GIMP achieved widespread use, especially under Linux, and over time established itself there as the market leader for digital image processing. The program is part of many Linux distributions that do not consistently do without GTK-based programs. However, at the Ubuntu Developer Summit after the release of Ubuntu 9.10, it was decided not to preinstall GIMP in Ubuntu 10.04 because it was "too complicated", it took up too much space on the installation CD and F-Spot was already included. In addition, it can still be reloaded via the software repository.


version Publication date Remarks
Older version; no longer supported: nn Nov 21, 1995 First published trial version
Older version; no longer supported: 0.54  Jan. 1996 Plug-in, undo, color channels, etc. a. (Model Photoshop 3)
Older version; no longer supported: 1.0 0June 5, 1998 New programming interface with the scripting language Script-Fu , GIMP's own XCF file format . New memory management, with which loading large image files is no longer a problem.
Older version; no longer supported: 1.2 Dec 25, 2000 Bug fixes, revision of the graphical user interface
Older version; no longer supported: 2.0 24 Mar 2004 For the first time simple CMYK , SVG import and export, rudimentary prepress , better path and text tools, further changes to the graphical user interface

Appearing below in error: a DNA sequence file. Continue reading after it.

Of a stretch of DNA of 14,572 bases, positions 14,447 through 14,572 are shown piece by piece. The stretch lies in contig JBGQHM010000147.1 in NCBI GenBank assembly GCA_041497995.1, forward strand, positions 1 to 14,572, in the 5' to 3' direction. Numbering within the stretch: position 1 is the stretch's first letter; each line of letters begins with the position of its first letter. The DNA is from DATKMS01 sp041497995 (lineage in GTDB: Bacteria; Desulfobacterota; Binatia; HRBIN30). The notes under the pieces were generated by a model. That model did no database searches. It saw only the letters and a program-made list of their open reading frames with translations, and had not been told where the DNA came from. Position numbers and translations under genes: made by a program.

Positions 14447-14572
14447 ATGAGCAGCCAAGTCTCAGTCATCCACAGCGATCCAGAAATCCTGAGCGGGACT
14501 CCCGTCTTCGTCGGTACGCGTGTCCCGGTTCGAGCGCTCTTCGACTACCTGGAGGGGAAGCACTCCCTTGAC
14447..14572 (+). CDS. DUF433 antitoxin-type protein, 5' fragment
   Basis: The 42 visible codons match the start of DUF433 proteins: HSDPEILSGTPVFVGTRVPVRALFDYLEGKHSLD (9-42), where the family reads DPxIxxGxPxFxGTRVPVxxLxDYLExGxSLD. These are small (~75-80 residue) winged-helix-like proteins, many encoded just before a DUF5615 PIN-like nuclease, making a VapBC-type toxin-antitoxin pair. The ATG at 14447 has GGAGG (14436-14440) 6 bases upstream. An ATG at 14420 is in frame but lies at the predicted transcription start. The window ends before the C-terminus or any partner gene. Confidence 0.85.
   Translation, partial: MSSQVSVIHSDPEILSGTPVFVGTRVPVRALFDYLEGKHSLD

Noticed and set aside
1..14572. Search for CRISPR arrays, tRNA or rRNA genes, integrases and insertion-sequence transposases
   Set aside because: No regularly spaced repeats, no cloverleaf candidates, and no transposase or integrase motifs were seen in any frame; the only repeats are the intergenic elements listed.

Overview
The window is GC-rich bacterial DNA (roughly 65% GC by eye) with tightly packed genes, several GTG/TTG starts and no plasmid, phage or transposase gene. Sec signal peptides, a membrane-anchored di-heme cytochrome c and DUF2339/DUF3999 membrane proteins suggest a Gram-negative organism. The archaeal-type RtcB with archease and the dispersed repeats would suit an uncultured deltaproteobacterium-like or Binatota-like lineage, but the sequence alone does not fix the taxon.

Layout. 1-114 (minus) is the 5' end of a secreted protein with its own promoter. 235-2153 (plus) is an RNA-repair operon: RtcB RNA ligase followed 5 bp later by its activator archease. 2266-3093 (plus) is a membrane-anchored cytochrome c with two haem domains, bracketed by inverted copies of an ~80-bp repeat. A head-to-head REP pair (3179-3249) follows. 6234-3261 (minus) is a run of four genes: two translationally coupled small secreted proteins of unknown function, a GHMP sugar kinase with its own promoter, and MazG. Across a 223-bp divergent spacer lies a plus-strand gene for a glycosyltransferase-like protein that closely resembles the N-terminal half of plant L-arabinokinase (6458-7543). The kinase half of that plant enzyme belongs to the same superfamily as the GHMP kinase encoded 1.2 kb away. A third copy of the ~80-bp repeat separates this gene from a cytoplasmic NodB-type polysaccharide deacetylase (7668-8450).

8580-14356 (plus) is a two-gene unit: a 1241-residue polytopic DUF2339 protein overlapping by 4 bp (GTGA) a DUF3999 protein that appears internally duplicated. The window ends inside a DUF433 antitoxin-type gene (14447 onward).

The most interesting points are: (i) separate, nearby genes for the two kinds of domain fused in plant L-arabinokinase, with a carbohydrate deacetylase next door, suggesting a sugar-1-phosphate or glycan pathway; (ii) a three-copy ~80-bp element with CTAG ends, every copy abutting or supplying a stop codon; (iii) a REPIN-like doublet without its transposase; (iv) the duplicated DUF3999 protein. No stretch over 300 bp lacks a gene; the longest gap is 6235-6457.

Older version; no longer supported: 2.2 Dec 19, 2004 Preview function for numerous tools, adaptation of the graphical user interface to the GNOME Human Interface Guidelines, preview function,
Older version; no longer supported: 2.4 Oct 24, 2007 Revised graphical user interface, improved tools for cropping, scaling and text on paths; Individual, independent undoing of processing steps that were long ago, use of ICC profiles , scaling with Lanczos filters
Older version; no longer supported: 2.6 0Oct 1, 2008 Switching to a new graphics library Generic Graphics Library ( GEGL ) started
Older version; no longer supported: 2.8 0May 3, 2012 Optional one-window mode, layer groups, text input directly on the canvas, saving and exporting revised, layer composing with GEGL
Older version; no longer supported: 2.8.22 May 11, 2017 Bugfix, additional help file in German 2.8.2
Older version; no longer supported: 2.9 Nov 27, 2015 Preliminary version marked as unstable for 2.10. Larger color depths per color channel (HDR: max. 16bit, floating point 32bit), simple OpenEXR integration, more direct preview filters, experimental integration of hardware acceleration via OpenCL , GEGL target 100%